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Does Communicating Make You Nervous?

If communicating your needs makes you nervous and want to avoid it altogether, take heart - this is a concern that is so, so relatable. In fact, it’s something that comes up with 100% of my clients, including myself. Nerves are a normal part of communicating because it’s an indicator that you care; you care about how you’ll do, how you’ll be received, the response you get, and on & on. The key is not letting being nervous stop you from speaking up and getting what you need. Nerves are a road bump, but we don’t have to let them become a sinkhole keeping you from your need or desire. Whether it’s a big ask – such as asking someone out, getting a raise, drawing a boundary - or a smaller one – such as getting directions, handling a wrong order, correcting someone on your name - here are some accessibly kickass strategies to overpower the nerves.

  1. Breathe Seem simple? It is! I lead with this strategy because it’s tried & true for a reason. Think about it this way - what happens to your body when you get nervous? Your muscles tense, your brain goes speeds up or shuts down, you get sweaty, your heart pounds, and on & on – all responses that make it harder to keep your cool and deliver. Giving yourself the gift of a deep breath before you open your mouth will do wonders. It will relax your body, slow down your mind, and reduce the panic you might be feeling. Still not sold? Take it up with Harvard. On a more direct level, it will also make sure your voice is louder when you do speak, compliments of your mighty diaphragm! When it’s time to speak, indulge yourself the extra 1.5 seconds it takes to take a gratuitously big inhale from your belly and exhale all that tensch’. Then inhale once more to fill up on that power, and Let Them Have It.

  2. Prepare For what is the opposite of preparation? Winging it? Hoping for the best? Improv? Sounds risky. Preparation doesn’t have to be too intense or rigid, it’s more about getting your head and intention to align with your words. Allow yourself to put some time, thought, and strategy towards what it is you really want to communicate, what you want to make sure is understood. As much as you can, keep it simple. Then practice - say it out loud. Does the thought of doing that make you uncomfortable? If so, that means you should do it more! If you get nervous saying it alone, it stands to reason the nerves will be worse in front of your intended audience, so get the solo-nerves out of the way to set yourself up for glory. Practice until it isn’t so scary. Practice until you hear the power in your voice. Practice until you hear what a reasonable request you’re making. Practice until you hear yourself and think “Ooh who is that confidant bitch?”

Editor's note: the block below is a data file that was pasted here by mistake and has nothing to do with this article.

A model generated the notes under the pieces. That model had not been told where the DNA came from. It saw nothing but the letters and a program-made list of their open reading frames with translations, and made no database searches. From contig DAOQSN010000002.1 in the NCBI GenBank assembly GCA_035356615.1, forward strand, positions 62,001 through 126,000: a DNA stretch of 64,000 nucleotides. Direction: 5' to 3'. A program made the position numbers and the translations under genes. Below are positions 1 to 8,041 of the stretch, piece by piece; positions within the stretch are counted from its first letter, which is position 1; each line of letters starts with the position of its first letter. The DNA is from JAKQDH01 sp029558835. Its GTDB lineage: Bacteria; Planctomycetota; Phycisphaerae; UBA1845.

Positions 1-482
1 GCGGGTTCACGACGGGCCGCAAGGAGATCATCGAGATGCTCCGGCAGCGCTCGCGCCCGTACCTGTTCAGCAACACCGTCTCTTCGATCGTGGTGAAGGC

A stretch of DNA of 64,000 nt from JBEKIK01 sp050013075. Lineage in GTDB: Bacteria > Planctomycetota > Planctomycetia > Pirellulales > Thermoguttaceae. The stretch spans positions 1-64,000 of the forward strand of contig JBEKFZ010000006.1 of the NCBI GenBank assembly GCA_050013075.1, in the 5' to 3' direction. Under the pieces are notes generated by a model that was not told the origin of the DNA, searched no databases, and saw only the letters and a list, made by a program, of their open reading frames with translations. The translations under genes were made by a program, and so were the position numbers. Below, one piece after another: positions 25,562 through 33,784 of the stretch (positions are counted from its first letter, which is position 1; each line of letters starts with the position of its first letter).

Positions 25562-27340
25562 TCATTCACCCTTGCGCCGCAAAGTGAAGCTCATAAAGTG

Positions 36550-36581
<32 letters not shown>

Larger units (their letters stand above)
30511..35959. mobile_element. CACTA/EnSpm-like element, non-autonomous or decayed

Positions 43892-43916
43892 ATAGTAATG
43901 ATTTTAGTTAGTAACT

3. Get Hyped Do whatever you need to do to enter this interaction with as much power and joy in your pocket as you can muster. This can include:

  • Play your Victory Song that makes you feel like the baddest mf’er on your respective coast. Mine include Bruno Mars’ Fly as Me, Anything Beyonce, or Eye of the Tiger (if I’m feeling classic.)

  • Re-connect with your strengths. Remind yourself of the hardest things you’ve done in your life. Have you: Run a marathon? Had a baby? Kept an orchid alive? Tell your victories back to yourself, because the Fact is This: You have successfully done things that are harder. THEREFOR you can do this.

  • Affirm your worthiness, in whatever language that makes you feel Titanium: I can do this, no problem. I deserve what I am asking for My Opinion is Valid.

4. Release Expectations

The reason we tend to get so nervous to communicate is often rooted in fear on the other persons behalf; fear of hurting them, how they'll respond or what they'll say. But the fact is, that is something you cannot control. So what can you control? Yourself and how you show up. That is the end of the list. In this rowdy world, all we can do is share our truth and open doors with trust that what’s meant for us can never be kept from us. This isn't saying that we shouldn't care about the people around us and their feelings; it can be hard to feel like you've hurt someone or let them down! But you can not control how they're going to react and therefore cannot let that impede you showing up for yourself. Do not let the nerves of things you cannot control keep you from speaking up when you know it's in your best interest. Take a deep breath and release the "what-if's" around the results and what you can't control and allow your focus to rest on communicating your truth and speaking your desires. Your needs matter, and you are your strongest ally and advocate - you will never regret speaking up for yourself.

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